Johnson is like a fire chief who doesn't turn on the siren unless he can save the house. When he thinks he can't win, he sits on the side, looking for another weak spot where a successful attack might be launched. This naturally gets him in dutch with many Democrats who think there are fights which should be made even if a loss is certain.
-- Frank Tollman in The New Republic, August 9, 1954
There was no question, as the Second Session of the 83rd Congress began in January, 1954, that the Senate must come to grips with Joseph R. McCarthy. The McCarthy issue had assumed proportions that lifted it beyond party politics in the Senate, beyond the Congress itself. It was the most imperative question before the country, not only to Lyndon Johnson and the Senate but to President Eisenhower and the whole nation. But before it became Johnson's lot to devise a weapon to bring down McCarthy, the Democratic leader had other problems no less significant to his own development as a figure of power in his party.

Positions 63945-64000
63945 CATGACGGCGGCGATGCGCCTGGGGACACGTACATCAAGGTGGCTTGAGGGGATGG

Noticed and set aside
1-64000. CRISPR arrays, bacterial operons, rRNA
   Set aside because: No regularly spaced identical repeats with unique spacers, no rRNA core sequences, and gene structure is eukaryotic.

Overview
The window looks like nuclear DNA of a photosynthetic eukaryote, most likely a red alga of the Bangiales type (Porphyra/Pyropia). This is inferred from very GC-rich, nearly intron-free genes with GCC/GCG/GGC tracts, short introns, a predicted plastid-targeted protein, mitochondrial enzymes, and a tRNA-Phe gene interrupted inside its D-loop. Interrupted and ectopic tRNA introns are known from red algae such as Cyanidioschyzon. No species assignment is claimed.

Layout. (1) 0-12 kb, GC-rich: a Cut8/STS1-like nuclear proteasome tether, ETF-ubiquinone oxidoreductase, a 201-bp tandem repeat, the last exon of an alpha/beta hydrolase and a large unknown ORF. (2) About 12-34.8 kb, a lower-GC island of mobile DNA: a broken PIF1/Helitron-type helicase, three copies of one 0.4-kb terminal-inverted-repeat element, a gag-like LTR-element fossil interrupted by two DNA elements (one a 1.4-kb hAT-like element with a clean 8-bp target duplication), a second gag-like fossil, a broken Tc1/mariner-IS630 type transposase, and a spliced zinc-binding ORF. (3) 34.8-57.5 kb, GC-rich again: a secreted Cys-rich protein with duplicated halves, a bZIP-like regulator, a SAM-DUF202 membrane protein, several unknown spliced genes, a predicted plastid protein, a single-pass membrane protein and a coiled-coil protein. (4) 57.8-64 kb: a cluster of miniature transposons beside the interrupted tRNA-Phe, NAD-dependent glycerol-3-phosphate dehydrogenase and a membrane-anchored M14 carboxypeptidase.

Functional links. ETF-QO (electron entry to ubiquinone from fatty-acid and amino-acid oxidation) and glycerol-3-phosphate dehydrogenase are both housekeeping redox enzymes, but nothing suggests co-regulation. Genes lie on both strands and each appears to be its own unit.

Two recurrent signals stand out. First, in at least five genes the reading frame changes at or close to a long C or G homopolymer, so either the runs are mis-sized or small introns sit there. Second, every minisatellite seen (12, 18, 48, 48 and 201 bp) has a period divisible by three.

The first of these problems came in January when Senator Estes Kefauver of Tennessee began kicking up trouble for Johnson the moment Congress convened. Kefauver and other liberals were pressing Minority Leader Johnson to call a party caucus at the outset of the new session and adopt a Democratic program far more liberal than President Eisenhower's. Johnson dealt with the Kefauver effort predictably. Publicly silent, he let it be known through newspaper leaks that, no matter how much he was pressed, he would not call a caucus and he would not adopt a program. Even if he had been so inclined, Johnson knew that a majority of the Senate Democrats would never endorse a Kefauver-style liberal program.